Dave Moore, the first superintendent of Kenai Fjords National Park, says he chartered a three-day trip with Oldow for his first tour of the area. He was impressed by her knowledge of the park and its wildlife and by her skills as a vessel operator. She's really skipper of that ship and nobody better step on her toes," he adds.

Oldow initiated scheduled tours of the new park in 1980. To handle the growing tourism trade, the Scoby's were brought in as partners and a new company, Kenai Fjords Tours, was created in 1982. The business leased the Oldow's Shaman and the Scobys' vessel, Foxy Lady, and had a new boat - the 65-foot, 57-passenger Spirit - built in 1983.

Pam Oldow and Sheila Scoby travelled to trade shows promoting their business. Recalls Moore, "Pam worked like a dog. She went to boat shows and travel shows. A lot of people take others out to the park today as a result of work she did. She was our best salesperson."

Sheila Scoby recalls that she and Pam with deckhand jason Moore, Dave Moore's son, hosted 3,000 passengers in 1984. Intent on further growth, the business owners ordered still another vessel - the 75-foot, 90-passenger Kenai Fjords entered service in 1986.

Last year, 15,000 passengers sailed with the two tour firms. Resurrection Bay Tours operates half-day tours, and Kenai Fjord Tours takes visitors to the national park. The companies sell tickets from a glass-walled office in their own waterfront Seward building, The Landing. Also operated as part of Kenai Fjords Tours is one of six other retail businesses in the facility, the gift store Admiral's Buttons.

The most aggressive expansion yet for the company is the order of a new vessel, the 86-foot, 150-passenger Fjordland expected to be delivered in june 1990. It will offer more weather-protected viewing area than do other Kenai Fjords' boats.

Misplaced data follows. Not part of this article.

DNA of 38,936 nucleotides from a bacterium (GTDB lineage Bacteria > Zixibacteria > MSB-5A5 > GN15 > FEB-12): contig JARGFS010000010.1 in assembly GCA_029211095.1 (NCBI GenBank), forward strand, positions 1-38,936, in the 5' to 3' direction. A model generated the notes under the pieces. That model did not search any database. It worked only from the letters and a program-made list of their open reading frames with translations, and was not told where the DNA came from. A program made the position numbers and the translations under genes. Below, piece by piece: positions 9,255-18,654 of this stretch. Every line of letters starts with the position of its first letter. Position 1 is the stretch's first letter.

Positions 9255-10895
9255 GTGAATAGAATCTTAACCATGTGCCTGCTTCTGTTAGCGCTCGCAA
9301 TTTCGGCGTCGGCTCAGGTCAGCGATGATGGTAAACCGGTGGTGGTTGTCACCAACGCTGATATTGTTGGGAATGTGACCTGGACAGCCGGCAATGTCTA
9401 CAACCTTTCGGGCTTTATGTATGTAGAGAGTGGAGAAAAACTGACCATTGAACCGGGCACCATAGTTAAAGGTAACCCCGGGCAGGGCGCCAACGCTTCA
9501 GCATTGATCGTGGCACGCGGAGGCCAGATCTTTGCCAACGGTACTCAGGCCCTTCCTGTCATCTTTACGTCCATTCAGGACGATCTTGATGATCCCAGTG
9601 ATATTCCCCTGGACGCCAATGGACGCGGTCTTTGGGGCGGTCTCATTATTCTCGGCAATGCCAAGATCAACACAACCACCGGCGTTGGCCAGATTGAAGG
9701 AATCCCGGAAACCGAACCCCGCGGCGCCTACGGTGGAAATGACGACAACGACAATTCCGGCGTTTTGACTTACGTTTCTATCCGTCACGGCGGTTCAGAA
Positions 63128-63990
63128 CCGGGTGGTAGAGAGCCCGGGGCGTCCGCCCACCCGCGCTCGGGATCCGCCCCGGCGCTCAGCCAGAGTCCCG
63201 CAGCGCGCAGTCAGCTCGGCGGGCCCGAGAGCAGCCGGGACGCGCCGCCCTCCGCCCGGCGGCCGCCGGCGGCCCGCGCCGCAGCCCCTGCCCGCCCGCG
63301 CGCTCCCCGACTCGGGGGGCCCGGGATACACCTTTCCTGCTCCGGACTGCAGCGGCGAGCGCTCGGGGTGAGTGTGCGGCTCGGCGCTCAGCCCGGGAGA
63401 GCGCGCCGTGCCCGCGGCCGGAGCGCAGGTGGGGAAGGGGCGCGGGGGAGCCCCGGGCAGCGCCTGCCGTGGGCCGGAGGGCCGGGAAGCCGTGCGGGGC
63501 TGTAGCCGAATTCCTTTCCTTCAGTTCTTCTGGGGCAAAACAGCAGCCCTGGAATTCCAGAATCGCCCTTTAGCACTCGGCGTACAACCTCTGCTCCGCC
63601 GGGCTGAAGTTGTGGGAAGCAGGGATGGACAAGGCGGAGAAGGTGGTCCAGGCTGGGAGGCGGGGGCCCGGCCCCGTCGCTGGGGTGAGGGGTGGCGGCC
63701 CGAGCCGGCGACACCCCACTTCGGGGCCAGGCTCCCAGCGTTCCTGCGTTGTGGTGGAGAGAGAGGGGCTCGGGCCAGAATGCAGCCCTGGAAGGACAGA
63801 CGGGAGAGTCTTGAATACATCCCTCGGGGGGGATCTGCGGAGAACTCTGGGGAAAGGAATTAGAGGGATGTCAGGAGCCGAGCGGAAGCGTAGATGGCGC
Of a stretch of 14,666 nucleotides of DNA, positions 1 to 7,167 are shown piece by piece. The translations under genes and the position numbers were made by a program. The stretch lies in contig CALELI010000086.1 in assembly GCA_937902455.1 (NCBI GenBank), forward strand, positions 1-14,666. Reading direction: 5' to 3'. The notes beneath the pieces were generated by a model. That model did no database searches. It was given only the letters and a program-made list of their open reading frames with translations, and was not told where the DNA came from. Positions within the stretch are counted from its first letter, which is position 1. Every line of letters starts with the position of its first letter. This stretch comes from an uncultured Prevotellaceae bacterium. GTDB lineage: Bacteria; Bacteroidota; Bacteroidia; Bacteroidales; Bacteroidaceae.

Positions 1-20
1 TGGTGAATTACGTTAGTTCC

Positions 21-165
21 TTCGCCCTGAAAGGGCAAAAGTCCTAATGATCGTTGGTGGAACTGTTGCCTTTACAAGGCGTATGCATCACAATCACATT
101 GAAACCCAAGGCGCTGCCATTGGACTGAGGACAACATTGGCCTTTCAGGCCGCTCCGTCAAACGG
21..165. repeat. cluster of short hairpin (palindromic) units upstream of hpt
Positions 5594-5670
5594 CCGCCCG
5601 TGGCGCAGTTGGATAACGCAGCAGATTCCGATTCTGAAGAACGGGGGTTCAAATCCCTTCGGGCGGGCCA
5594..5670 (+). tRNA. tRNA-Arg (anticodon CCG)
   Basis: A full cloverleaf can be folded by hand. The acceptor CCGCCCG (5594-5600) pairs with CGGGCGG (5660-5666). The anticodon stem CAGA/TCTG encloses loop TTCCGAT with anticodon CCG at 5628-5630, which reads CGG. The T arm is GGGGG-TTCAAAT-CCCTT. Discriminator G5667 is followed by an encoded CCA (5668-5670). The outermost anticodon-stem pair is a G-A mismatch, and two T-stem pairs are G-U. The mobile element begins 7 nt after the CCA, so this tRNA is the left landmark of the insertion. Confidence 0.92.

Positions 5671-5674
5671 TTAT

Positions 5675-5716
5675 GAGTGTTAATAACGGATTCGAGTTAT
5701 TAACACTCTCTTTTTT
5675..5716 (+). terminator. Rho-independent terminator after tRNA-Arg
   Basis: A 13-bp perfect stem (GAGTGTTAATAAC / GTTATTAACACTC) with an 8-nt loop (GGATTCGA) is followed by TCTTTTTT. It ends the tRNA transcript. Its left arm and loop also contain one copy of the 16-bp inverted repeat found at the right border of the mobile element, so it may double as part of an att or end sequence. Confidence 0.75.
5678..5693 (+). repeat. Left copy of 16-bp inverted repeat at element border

Says Oldow, "We didn't want to give up the outdoors experience. But with more older people taking our trips and those who are more dressed up, we need to be able to offer more comfort." All company vessels have been built with outdoor steering stations so that Oldow and other captains can enjoy the outdoors and be more responsive to passengers on board.

Oldow's positive attitude keeps her from agonizing over the new investment and demands of growth. Says the skipper, We've had rapid growth the last two years. Ifs incredible; ifs awesome." She notes proudly that the owners have succeeded in holding ticket costs down. Prices will not increase from the $70 full-day tickets the company has sold since 1987 Half-day tours of Resurrection Bay with Resurrection Bay Tours are $45.

But Oldow admits there's a drawback to the business' success: Administrative duties are cutting into the time she can spend at sea. She adds, though, "I'm always going to go out. I'm never going to give up the boats."

Don Oldow and Jack Scoby also captain boats for the tour companies, as do son Richard Oldow and Eric Olsen, husband of daughter Linda Olsen, the firm's office manager. Sheila Scoby runs the gift shop. About 20 employees round out the company's crews.

Pam and Don Oldow have six children. They were married and made their home in Seward in 1967 A U.S. citizen since May 12, 1972, Pam Oldow was born in 1932 in Victoria, British Columbia. She graduated from a business college and was secretary of a school there. After moving to Seward, she held secretary positions for a law firm and the elementary school.